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Fhior's Root to Market, Edinburgh, takeaway review

For the most upmarket ready meals in town, get your messages from Fhior's Root to Market, says Gaby Soutar

Published: May 22, 2020


Under lockdown, our favourite restaurants’ takeaway offerings seem to fall into a couple of groups.
They either want to treat you like the princess/prince/poodle you most blatantly are, by helping you recreate the restaurant experience at home.


You might even eat at an actual table, rather than on the settee. (Some diners dress up for that kind of thing, but I’ve force fed my formalwear to the moths, even though they can’t digest artificial fibres).


While the others, like kindly grannies, want to make sure that you are eating properly, because you’re looking peely-wally and wasting away, and have you got a vest on?


Despite it being an upmarket venue, two-year-old Fhior is definitely the latter, and was quick to respond altruistically when the bad happenings began to percolate.

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They set up their Root to Market scheme to support the community, who might not want to brave the shops and supermarkets, and in order to help out their suppliers and the struggling hospitality sector. The profits “will be returned to the industry through loans and grants for small businesses”.


Once you’ve signed up at Fhior, you’ll be emailed a weekly list of what’s in stock, to be delivered within the capital on whatever day is your postcode’s allocated slot.

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Their selection of weekly produce might include reasonably priced and good quality meat, bread, fruit, vegetables, eggs and dairy products but also delicacies like Lunan Bay Farm asparagus, Secret Herb Garden Gin or wares from The Edinburgh Butter Co.


There are also pre-prepared meals, but don’t expect an iteration of the seven course tasting menu served at Fhior back when things were normal.

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Instead, there’s a small selection of rib-sticking and traditional grub, all packed into takeaway trays so you can whap them straight in the oven. Most of these dishes are totally Scottish granny-alicious.


One of our orders was the thick and moss-coloured potato and wild garlic soup (£4 for two), which was liquid joy. It tasted like it contained almost half of a pungent hillside harvest, and was thick with cream and a bit of white pepper. I could feel it coating my insides, like an internal lamination of allium.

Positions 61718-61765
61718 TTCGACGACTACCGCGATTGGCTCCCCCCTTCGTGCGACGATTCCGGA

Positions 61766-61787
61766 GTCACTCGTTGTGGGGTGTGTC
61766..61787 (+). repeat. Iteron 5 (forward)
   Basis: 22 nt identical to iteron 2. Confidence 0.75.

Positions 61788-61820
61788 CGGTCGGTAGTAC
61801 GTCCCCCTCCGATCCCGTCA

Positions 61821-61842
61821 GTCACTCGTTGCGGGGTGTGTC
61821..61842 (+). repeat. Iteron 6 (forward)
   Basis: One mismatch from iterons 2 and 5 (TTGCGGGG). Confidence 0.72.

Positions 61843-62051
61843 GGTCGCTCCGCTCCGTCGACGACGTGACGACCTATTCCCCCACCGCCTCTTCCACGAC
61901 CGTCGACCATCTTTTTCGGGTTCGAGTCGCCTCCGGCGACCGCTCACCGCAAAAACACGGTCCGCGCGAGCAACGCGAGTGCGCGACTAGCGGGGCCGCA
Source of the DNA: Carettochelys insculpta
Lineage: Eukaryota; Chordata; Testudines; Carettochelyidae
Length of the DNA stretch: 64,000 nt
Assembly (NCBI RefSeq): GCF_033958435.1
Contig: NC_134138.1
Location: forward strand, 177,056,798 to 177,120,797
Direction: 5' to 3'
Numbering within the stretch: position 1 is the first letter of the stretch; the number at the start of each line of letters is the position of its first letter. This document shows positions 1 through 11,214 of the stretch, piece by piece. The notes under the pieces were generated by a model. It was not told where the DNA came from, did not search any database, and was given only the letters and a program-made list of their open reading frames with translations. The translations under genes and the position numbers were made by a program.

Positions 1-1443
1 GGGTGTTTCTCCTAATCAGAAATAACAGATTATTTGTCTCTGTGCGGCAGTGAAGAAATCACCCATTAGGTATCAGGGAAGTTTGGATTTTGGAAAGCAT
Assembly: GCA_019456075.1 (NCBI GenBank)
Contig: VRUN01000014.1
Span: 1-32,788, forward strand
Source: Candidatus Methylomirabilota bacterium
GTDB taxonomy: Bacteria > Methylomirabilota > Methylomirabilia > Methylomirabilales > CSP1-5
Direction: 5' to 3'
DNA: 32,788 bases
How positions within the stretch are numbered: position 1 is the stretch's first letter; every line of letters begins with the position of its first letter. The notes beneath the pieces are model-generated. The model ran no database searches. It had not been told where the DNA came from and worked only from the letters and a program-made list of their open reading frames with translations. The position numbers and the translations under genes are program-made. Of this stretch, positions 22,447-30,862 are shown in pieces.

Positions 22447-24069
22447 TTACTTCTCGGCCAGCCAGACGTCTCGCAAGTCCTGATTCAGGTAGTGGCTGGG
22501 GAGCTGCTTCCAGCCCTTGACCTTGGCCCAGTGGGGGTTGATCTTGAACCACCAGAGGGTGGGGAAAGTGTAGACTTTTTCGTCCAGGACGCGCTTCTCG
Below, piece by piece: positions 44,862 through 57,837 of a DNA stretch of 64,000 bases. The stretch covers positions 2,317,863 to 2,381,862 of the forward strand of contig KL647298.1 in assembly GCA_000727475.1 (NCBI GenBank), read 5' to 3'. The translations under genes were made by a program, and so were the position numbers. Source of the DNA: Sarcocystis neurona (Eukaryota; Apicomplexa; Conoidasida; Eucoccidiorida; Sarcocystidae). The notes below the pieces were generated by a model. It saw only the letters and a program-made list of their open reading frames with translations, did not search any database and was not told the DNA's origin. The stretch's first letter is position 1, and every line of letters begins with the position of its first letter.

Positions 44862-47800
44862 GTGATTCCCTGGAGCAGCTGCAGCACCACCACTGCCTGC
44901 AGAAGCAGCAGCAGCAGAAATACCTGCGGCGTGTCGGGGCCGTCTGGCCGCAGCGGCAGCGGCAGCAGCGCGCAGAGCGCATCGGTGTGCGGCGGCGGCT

We had to space these courses out a bit, because our vests were already skintight à la Freddie Mercury.
After a pause of two hours or so, we tried the smoked ham hock mac and cheese (£7.50 for two), which had gone all crusty and flaky round the edges of the container and featured fat and salty strips of ham that clung to chunky ridged tubes of pasta, with a thick white sauce as the glue.


The wine that we’d ordered – Picpoul de Pinet, Domaine Muret, France 2019 (£14.50) – was glacial and palate-clearing when swigged in between every couple of bites of sticky carb. Another course of beef and smoked porter pie (£7.50 for two) featured loads of rich shredded meat, as well as peas, shallots and a gravy that was as clingy as molasses, all topped by a sarcophagus lid of sepia-coloured and parchment thin Scotch pie style crust. It made me pine for my late granny’s Sunday lunches, though she would have served this kind of thing with buttered cabbage and floury potatoes that had been boiled until every atom had come loose and they were as fluffy and dissolving as snowballs.


As far as veg on the side goes, Fhior are offering something slightly more modish (and solid), with their new potatoes and herb butter (£3.50), topped with chopped tarragon and mint, and we had a second option of slippery and super sweet treacle glazed carrots topped with mixed seeds (£3.50).


For later, there were two beremeal and chocolate cookies (£1.50 each), slipped into a brown paper bag.
These spotted and coaster-sized biscuits soaked up any remaining sadness like tea.


And I’ve ordered them again since, because Fhior wouldn’t want me to waste away, along with some other new stuff.


After all, the moths have eaten my going out clothes, so there’s no point ordering anything too fancy. n


Gaby Soutar is a lifestyle editor at The Scotsman. She has been reviewing restaurants for The Scotsman Magazine since 2007 and edits the weekly food pages.

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